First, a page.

What have we learnt: Wales 1-1 N Ireland

Updated: March 25, 2016

Let’s Talk Sport’s Jamie Davies was at the international friendly at Cardiff City Stadium on Thursday night.



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The match




Simon Church’s late penalty denied Craig Cathcart’s opening goal for Northern Ireland as the match ended in a draw.


As expected, Chris Coleman’s Wales line-up did not include the deadly faces of Gareth Bale and Aaron Ramsey before kick-off.


The first half hardly saw much activity as both sides took their time to get involved in the game. The highlight of the first 45 minutes was a free-kick from David Cotterill that was struck low and on target only to be saved by goalkeeper Michael McGovern.


Wales’ first choice goalkeeper Wayne Hennessey was substituted in the interval to proudly take a first half clean sheet as the opportunity of unlimited substitutions were taken.


Quarter of an hour into the game and the visitors drew first blood on the night as Cathcart placed the ball home to put Northern Ireland into the lead. A corner delivery from Oliver Norwood was half cleared only for the loose ball to be headed back in for Cathcart to score from close range.


The hosts made a few more changes including Liverpool’s Joe Allen to inspire Wales into, at least, finding a draw.


Wales were awarded a penalty less than 60 seconds before the 90 after Church was taken down by defender Gareth McAuley in the 18-yard box. Church took to the spot and defeated the goalkeeper to wrap up Wales’ last home match before heading to the Euros this summer.


Bale and Ramsey please


While Wales played their first of three international friendlies before Euro 2016, Gareth Bale was in Madrid his second home and Aaron Ramsey was nowhere to be seen after Coleman gave another player the opportunity to represent their country.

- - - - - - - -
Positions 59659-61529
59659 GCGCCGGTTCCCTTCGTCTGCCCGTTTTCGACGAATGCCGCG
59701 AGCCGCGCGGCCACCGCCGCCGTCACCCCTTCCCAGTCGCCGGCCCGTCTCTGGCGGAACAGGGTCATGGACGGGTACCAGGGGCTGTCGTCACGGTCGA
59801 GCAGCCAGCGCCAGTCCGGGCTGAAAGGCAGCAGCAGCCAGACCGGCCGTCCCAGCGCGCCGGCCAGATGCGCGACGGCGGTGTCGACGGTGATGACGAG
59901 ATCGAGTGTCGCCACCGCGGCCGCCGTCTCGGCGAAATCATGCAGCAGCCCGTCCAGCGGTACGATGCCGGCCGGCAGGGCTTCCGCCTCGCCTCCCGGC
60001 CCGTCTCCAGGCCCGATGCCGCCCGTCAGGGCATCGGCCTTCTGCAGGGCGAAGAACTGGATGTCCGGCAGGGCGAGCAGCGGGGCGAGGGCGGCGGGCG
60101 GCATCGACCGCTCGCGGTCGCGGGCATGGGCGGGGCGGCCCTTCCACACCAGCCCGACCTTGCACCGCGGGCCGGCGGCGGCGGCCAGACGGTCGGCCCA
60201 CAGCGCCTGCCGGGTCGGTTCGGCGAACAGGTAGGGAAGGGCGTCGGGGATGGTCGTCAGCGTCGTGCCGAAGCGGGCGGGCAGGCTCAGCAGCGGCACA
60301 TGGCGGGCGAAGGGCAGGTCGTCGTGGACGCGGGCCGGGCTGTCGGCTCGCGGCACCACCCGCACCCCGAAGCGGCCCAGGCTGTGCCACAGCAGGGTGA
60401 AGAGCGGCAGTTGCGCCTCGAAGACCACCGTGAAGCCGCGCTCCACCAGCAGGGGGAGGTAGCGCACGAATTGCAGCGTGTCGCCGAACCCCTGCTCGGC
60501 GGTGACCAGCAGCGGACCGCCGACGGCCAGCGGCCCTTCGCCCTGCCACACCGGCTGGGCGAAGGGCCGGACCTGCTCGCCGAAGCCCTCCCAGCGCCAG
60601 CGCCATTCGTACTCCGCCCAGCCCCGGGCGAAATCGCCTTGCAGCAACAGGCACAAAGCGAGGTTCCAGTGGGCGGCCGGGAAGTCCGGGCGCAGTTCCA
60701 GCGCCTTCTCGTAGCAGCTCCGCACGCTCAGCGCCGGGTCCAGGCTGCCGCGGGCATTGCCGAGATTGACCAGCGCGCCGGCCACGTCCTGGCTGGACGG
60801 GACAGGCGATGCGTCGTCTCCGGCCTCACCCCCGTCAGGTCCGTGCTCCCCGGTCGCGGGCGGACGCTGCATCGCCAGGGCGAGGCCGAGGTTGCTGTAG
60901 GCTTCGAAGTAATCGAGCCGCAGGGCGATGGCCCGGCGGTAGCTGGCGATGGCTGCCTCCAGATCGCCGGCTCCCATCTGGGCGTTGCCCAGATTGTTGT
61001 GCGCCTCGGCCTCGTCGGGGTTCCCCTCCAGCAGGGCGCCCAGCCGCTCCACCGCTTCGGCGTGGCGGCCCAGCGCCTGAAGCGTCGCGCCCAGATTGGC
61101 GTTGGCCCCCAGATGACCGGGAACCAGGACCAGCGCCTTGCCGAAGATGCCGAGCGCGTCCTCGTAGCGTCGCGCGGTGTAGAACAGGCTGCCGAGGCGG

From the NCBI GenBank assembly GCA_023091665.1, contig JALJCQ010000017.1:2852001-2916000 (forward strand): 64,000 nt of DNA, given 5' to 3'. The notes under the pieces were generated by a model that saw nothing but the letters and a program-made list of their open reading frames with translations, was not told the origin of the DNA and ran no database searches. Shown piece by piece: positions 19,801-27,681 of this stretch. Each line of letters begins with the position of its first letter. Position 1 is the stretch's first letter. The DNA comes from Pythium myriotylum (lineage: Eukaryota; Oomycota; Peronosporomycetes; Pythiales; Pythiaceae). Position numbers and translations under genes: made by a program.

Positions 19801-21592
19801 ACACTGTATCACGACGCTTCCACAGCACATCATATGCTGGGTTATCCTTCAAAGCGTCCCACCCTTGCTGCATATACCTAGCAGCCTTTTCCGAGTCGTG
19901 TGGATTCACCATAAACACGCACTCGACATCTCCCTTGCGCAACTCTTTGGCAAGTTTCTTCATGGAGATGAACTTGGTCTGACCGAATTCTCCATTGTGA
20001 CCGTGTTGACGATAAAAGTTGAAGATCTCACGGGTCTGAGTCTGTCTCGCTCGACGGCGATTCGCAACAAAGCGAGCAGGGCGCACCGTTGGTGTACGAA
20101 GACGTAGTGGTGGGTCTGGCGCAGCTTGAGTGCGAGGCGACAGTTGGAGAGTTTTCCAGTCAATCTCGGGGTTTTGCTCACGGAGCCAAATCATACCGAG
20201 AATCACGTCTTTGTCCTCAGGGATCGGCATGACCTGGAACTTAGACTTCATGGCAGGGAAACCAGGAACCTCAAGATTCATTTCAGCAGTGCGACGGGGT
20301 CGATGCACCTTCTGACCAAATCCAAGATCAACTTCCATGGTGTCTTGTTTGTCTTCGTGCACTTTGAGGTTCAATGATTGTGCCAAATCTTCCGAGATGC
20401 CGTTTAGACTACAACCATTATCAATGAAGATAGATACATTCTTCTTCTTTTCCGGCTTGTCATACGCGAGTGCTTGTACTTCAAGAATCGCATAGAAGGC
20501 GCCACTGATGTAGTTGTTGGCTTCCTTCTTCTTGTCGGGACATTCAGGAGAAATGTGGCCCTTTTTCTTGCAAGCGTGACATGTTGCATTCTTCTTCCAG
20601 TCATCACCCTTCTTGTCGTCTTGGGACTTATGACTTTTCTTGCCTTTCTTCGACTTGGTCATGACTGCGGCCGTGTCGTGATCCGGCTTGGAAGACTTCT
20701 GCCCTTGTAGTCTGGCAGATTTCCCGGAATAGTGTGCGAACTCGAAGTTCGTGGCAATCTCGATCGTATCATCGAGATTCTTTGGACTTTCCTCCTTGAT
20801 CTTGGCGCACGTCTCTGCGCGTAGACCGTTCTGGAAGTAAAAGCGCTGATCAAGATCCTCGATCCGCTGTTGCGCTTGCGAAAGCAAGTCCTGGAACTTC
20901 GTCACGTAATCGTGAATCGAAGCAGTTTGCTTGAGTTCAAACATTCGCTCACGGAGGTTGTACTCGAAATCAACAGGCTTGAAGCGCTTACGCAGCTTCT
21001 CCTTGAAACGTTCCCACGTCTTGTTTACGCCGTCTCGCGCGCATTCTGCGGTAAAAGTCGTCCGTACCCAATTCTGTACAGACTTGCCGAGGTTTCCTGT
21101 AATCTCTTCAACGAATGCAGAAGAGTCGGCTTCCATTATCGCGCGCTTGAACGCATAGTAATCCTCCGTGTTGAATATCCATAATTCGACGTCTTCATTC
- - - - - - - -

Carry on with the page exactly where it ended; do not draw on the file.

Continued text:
Thursday night was all about seeing if Wales can cope without their stars. Would the Dragons have qualified for their first major tournament since the 1958 World Cup without the likes of Bale and Ramsey?


Well, after what was seen against Northern Ireland, it’s arguably a struggle to fulfil their dreams.


Wales lacked much threat at goal with only so much they could get out of their frontmen of Sam Vokes and Tom Lawrence. Bale and Ramsey will no doubt be at the Euros but it’s nice to see Coleman experimenting with a team without the advantages.


Nice control from Allen




Joe Allen has been nicknamed ‘The Welsh Xavi’ and ‘The Welsh Pirlo’ in the past and it doesn’t help when you grow your hair and beard at the same length as the Italian legend. But you wouldn’t complain to have the same kind of ability and style though.


Allen may not have had the best performances for his country on the night but as a second half substitute the midfielder did pick-up the tempo.


The control of the midfield, the awareness and the accuracy was certainly strong with Mr. Allen. One change can make a difference in a match and Allen proved that on the night.


Defence is strong with Northern Ireland




Manager Michael O’Neill and his men caused a big surprise by winning their group in the Euro 2016 qualification process. Yes, the group was not what you call the ‘group of death’ but it still stunned Europe’s expectations.


The strongest area against Wales was the defence. Former Manchester United defender Jonny Evans was teamed up with McAuley and a bit of support from Patrick McNair, while also playing a role in midfield, made it a difficult job for the reds to crack the code and find a chance at goal.


No thanks to McAuley, the referee Steven McLean penalising the defender for a foul in the danger zone resulted in conceding an equaliser. But throughout most of the 90 minutes, the defence had it in control.


What did you learn from the international friendly? Let us know your thoughts…



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